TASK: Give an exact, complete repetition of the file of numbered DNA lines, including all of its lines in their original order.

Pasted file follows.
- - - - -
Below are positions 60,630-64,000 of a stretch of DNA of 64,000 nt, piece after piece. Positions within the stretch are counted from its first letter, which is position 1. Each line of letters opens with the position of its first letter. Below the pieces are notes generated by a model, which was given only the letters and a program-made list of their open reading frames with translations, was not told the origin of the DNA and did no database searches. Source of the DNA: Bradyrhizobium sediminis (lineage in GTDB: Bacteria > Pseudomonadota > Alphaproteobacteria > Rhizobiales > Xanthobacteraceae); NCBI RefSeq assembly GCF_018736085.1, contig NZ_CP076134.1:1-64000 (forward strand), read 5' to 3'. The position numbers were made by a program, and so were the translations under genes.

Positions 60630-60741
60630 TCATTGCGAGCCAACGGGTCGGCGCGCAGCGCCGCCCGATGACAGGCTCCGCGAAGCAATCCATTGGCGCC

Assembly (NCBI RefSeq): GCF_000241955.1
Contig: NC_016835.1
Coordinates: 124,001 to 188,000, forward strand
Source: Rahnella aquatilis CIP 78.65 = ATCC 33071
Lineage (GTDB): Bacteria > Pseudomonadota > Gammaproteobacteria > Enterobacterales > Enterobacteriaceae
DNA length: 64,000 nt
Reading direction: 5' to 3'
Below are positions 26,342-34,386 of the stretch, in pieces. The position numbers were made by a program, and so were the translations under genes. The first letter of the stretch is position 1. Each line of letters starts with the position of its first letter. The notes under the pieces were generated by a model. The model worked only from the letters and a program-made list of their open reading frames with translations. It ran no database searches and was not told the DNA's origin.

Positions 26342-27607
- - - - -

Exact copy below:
Below are positions 60,630-64,000 of a stretch of DNA of 64,000 nt, piece after piece. Positions within the stretch are counted from its first letter, which is position 1. Each line of letters opens with the position of its first letter. Below the pieces are notes generated by a model, which was given only the letters and a program-made list of their open reading frames with translations, was not told the origin of the DNA and did no database searches. Source of the DNA: Bradyrhizobium sediminis (lineage in GTDB: Bacteria > Pseudomonadota > Alphaproteobacteria > Rhizobiales > Xanthobacteraceae); NCBI RefSeq assembly GCF_018736085.1, contig NZ_CP076134.1:1-64000 (forward strand), read 5' to 3'. The position numbers were made by a program, and so were the translations under genes.

Positions 60630-60741
60630 TCATTGCGAGCCAACGGGTCGGCGCGCAGCGCCGCCCGATGACAGGCTCCGCGAAGCAATCCATTGGCGCC

Assembly (NCBI RefSeq): GCF_000241955.1
Contig: NC_016835.1
Coordinates: 124,001 to 188,000, forward strand
Source: Rahnella aquatilis CIP 78.65 = ATCC 33071
Lineage (GTDB): Bacteria > Pseudomonadota > Gammaproteobacteria > Enterobacterales > Enterobacteriaceae
DNA length: 64,000 nt
Reading direction: 5' to 3'
Below are positions 26,342-34,386 of the stretch, in pieces. The position numbers were made by a program, and so were the translations under genes. The first letter of the stretch is position 1. Each line of letters starts with the position of its first letter. The notes under the pieces were generated by a model. The model worked only from the letters and a program-made list of their open reading frames with translations. It ran no database searches and was not told the DNA's origin.

Positions 26342-27607